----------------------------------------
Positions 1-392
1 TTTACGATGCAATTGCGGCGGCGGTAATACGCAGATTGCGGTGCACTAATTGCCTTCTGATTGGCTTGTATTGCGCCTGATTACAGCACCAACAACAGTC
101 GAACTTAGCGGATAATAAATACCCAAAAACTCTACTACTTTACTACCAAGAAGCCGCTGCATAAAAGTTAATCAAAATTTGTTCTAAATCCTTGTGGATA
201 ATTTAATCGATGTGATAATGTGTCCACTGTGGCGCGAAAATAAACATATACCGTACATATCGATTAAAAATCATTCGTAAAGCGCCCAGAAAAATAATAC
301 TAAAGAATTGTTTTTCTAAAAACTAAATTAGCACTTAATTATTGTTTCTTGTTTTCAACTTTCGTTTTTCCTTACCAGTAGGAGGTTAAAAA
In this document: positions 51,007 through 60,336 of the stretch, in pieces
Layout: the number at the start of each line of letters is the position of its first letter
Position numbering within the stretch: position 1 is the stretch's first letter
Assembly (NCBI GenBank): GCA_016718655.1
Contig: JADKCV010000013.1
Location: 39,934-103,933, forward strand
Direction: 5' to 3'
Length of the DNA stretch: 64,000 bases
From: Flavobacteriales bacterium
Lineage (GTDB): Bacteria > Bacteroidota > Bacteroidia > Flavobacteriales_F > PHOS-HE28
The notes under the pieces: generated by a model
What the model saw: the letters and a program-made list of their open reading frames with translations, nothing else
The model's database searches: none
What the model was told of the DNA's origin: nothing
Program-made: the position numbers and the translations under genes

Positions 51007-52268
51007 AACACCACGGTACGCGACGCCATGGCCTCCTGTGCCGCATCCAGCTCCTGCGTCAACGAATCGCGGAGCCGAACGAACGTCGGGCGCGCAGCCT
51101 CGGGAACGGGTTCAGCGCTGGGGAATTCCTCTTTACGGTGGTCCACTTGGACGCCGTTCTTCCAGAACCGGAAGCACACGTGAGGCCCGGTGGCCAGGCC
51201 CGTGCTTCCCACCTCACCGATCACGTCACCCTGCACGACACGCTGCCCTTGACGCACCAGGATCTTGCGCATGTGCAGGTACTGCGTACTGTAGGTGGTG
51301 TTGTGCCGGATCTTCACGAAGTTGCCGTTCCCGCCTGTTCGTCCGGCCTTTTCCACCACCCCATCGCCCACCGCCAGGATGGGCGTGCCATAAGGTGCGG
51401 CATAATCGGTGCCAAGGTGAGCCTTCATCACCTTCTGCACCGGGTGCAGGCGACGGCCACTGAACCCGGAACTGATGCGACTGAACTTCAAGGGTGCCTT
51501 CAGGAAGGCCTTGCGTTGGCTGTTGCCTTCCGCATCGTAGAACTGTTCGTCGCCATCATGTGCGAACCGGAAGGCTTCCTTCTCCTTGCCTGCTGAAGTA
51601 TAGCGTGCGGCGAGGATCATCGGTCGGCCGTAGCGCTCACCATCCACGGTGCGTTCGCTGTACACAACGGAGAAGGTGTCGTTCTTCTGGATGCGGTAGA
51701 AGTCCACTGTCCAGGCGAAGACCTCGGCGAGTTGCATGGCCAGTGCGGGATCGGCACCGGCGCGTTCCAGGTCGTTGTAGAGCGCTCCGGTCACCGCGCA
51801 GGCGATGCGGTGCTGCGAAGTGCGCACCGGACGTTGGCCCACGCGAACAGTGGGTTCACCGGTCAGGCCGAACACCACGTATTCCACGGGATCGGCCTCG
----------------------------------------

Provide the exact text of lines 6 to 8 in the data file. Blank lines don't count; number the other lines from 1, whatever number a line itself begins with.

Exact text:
In this document: positions 51,007 through 60,336 of the stretch, in pieces
Layout: the number at the start of each line of letters is the position of its first letter
Position numbering within the stretch: position 1 is the stretch's first letter